I've been aware for some years that the Centre for Psychological Astrology in London, UK runs Tarot weekends, and I finally attended one 10 days ago. I'd had an interest in doing Tarot for years. I particularly remember about 13 years ago, as Pluto was dismembering my youthful, wilful self, picking up a pack of cards and being hit by the power in them - or the power it awoke in me.
But I'd always been put off by the fact that I'd have to get to know the meanings of 78 different cards. Astrology is no less complicated, and that took me years to learn, because since I was 18 I haven't done book-learning well at all. I was good at book-learning at school, but then something switched off in me, as if to say, "We're not letting you learn in that one-sided way anymore." I have a 3rd House (Education) Saturn (Achievement, obstacles), conjunct Moon (Emotional Needs) at the end of the 2nd, and Neptune (Dissolution)was coming up to hit these in 1976 when I got switched off. I scraped through my degree in Mathematics, and I remember the one time I did try some serious revision feeling awful and dreaming about a glowing head. There was something in me that was not impressed by the cultural norms around academic achievement, and was taking me somewhere else - under protest! But it is only now, 30 years later, as Pluto (Transformation of old issues) is finishing conjoining that Moon-Saturn, that I'm starting to feel free to fully use my mind again. In particular, I have always loved reading novels - I'm just finishing George Eliot's Middlemarch for the 3rd time - but it has been a stop-start thing for years due to the residual consumerist, achievement-orientated attitude in me. But it all seems to be finally sorting!
INTERLUDE ON THE EDUCATIONAL SYSTEM
So my history in this regard makes me very sensitive to the sort of pressures they are putting schoolkids under nowadays. In the UK there is this endless testing from a very young age. And what it can do is to stunt children's natural desire to learn. And that's apart from leading them to feel that what's most important in life is getting a degree and having a successful career. Which is bollocks. In the UK they are getting more and more kids to go to university, and it seems insane to me. Unless you have a genuine interest in the subject, or there is some sort of vocational training involved - e.g. to become a doctor, what's the point of it? We're not usually ready to know what we have a genuine and deep interest in, that merits 3 years of full-time study, when we are 18 or 19. And as far as a degree improving your employment prospects goes, unfortunately it does improve those prospects, but in reality the degree will not have proved you any more capable or intelligent than you were when you left school. All it does is amass loads of unnecessary debt. Far better to attend university when you're older and you know what you're interested in. And even regarding the vocational training e.g. to become a doctor, I think those things are often learnt much better 'on the hoof', through an apprenticeship where you're actually using, or seeing used, what you're learning. A lot of this relates to the Sun-Square Saturn theme in my blog of 2nd Oct.
So I learnt astrology slowly - through talking to astrologers, through attending the odd seminar, through looking at charts and by living through my own transits - beginning with the square from Pluto to my natal Sun in 1992/3, which floored me and heralded the beginning of the end of my life as a Buddhist.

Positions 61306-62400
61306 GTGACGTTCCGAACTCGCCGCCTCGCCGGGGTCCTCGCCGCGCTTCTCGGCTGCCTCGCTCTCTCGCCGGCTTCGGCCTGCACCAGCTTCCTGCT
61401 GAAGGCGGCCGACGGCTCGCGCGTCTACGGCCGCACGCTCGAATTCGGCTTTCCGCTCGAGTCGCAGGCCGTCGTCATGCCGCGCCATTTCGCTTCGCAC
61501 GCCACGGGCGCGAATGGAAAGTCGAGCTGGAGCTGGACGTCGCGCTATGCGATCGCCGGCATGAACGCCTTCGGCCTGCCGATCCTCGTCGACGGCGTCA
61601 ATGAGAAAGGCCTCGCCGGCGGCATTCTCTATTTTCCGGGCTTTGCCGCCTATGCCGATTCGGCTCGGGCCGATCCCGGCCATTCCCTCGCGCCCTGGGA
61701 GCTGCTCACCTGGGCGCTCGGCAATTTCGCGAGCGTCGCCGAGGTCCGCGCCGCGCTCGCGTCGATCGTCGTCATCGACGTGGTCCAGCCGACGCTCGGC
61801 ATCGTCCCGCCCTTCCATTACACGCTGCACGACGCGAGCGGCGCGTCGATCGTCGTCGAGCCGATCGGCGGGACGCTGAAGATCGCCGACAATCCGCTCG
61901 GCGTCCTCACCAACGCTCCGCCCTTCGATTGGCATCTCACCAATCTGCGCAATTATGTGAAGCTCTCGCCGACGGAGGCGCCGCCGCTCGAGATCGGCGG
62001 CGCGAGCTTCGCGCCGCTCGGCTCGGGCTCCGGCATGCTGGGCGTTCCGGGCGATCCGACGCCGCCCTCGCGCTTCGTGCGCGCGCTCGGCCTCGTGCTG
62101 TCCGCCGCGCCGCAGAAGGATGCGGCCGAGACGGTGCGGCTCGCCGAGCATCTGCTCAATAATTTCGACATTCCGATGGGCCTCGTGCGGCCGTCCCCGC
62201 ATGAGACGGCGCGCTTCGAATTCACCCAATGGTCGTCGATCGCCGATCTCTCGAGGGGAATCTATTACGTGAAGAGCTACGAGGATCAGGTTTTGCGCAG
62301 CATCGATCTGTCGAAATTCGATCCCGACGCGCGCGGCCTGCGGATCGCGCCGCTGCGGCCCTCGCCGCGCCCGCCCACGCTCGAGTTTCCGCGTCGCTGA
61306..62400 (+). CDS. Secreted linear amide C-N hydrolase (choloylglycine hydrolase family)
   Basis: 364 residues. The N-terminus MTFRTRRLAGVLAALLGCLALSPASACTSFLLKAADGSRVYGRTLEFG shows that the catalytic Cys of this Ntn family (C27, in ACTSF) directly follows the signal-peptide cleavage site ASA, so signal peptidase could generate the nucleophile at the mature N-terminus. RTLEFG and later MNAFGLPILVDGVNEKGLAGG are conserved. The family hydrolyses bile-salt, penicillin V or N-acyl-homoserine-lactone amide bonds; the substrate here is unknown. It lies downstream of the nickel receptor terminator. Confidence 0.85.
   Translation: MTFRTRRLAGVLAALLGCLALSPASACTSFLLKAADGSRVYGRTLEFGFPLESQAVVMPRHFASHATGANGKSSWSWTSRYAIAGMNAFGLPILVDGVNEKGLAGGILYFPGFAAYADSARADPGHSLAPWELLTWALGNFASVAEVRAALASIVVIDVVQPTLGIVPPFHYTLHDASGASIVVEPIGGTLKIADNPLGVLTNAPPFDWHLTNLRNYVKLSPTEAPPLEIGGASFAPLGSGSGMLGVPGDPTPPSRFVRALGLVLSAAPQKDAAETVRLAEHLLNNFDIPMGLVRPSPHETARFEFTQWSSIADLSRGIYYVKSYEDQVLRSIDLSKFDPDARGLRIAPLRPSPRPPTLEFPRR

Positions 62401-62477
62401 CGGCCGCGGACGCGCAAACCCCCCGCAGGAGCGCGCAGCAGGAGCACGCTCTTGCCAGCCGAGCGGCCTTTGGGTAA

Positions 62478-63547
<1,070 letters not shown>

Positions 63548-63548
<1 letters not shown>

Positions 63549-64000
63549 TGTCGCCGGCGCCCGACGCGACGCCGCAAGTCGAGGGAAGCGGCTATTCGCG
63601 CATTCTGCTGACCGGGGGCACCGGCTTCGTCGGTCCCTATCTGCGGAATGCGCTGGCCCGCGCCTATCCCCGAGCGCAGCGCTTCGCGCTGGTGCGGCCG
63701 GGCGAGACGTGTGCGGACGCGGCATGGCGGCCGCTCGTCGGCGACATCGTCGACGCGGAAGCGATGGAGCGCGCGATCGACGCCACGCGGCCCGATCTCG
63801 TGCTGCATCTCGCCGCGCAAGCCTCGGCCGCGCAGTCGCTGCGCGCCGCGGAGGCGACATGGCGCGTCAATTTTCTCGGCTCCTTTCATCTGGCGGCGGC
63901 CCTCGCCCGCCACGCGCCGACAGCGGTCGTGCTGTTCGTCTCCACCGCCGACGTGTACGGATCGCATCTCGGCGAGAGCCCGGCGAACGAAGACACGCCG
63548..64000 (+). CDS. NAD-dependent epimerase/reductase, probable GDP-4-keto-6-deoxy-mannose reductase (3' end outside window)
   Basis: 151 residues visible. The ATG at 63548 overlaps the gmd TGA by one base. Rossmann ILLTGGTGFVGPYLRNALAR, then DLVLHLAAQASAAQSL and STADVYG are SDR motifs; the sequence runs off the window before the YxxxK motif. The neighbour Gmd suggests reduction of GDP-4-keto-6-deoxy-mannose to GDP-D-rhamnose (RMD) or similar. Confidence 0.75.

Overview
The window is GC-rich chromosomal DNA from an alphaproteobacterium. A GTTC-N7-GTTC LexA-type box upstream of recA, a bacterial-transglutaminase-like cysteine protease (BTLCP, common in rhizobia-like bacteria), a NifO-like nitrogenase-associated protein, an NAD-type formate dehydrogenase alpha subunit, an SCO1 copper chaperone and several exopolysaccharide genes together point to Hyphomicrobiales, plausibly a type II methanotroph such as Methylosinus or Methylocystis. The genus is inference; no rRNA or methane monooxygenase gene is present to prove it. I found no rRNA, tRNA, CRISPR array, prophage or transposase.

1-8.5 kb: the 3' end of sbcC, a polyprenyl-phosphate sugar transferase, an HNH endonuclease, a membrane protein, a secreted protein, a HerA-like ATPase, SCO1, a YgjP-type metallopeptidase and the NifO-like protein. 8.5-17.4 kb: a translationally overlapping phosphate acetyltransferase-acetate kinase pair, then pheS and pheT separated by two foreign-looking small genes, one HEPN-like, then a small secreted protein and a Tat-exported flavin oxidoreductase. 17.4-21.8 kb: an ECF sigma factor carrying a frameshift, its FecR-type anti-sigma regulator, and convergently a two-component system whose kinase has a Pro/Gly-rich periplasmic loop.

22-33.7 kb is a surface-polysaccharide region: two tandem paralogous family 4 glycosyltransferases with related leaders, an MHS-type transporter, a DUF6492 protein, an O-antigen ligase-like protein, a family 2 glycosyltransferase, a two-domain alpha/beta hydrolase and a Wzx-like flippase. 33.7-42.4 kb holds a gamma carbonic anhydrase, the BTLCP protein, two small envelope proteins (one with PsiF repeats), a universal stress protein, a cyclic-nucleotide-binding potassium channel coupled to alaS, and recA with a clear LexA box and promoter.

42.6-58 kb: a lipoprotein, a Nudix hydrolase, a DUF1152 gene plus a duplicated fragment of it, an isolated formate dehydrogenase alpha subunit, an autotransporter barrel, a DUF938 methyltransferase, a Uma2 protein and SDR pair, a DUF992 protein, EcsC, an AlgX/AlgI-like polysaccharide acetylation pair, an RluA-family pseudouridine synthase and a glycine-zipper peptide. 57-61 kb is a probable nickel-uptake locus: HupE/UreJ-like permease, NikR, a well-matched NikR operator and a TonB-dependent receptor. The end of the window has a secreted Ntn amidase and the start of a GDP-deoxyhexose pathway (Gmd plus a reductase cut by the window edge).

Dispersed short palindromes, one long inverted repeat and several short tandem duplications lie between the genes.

So last week I attended this Tarot seminar run my Liz Greene and Juliet Sharman-Burke. I brought some Calcite with me, a stone which is supposed to help you study. And I took notes for every card, and since I've got back I've done 3 readings and they've gone really well, even though I have to keep referring to my notes.
There was I, in my blog of 4th Oct, protesting about people feeling qualified to do stuff after a few short courses, and here's me doing Tarot readings after just one weekend! But at least I know I'm a hypocrite.
More seriously, Astrology and the Tarot have a lot in common, in that both involve attempting to connect symbols with the actual life of a person. So if you have experience as an astrologer, the Tarot is quite straightforward. And I frequently use astrology in a divinatory way, in that I usually draw up a chart for the moment a 'client' walks through the door, or rings me for a phone reading. And that works very well, it often gets me to the central issues they've come with very quickly - too quickly even, before the person has had a chance to work out whether they trust me enough to talk about their innermost dilemmas!
I've known the astrology charts of the people I've done Tarot for so far, and it has been a fascinating overlap, with each discipline enriching the other. For example, one person kept having a difficult time with women, and looking at his chart, which has Moon square to Pluto, and the womens' charts, which all have either Moon square Pluto or Sun Opposite Pluto, it becme clear that the issue was him giving his power to women, and attracting the sort who wanted his power - vampires. I then did him a Tarot, and the 'crossing' card, the card that shows where the difficulties lie, was the Lovers! In Liz Greene's Mythic Tarot (the pack I'm using and which, like astrology, is rooted in Greek Myth) the Lovers depicts Paris having to choose who of Athena, Hera or Aphrodite is the fairest. Being a young man, he chooses Aphrodite, because she promises him the most beautiful woman in the world as a wife. So Paris here stands for the naive judgment that a young man will almost inevitably make. In the context of the reading, it was saying that the person needed to wise up about women (some of them, at any rate!) and see the real nature of the mutual attraction. So it made a really good complement to the astrology reading.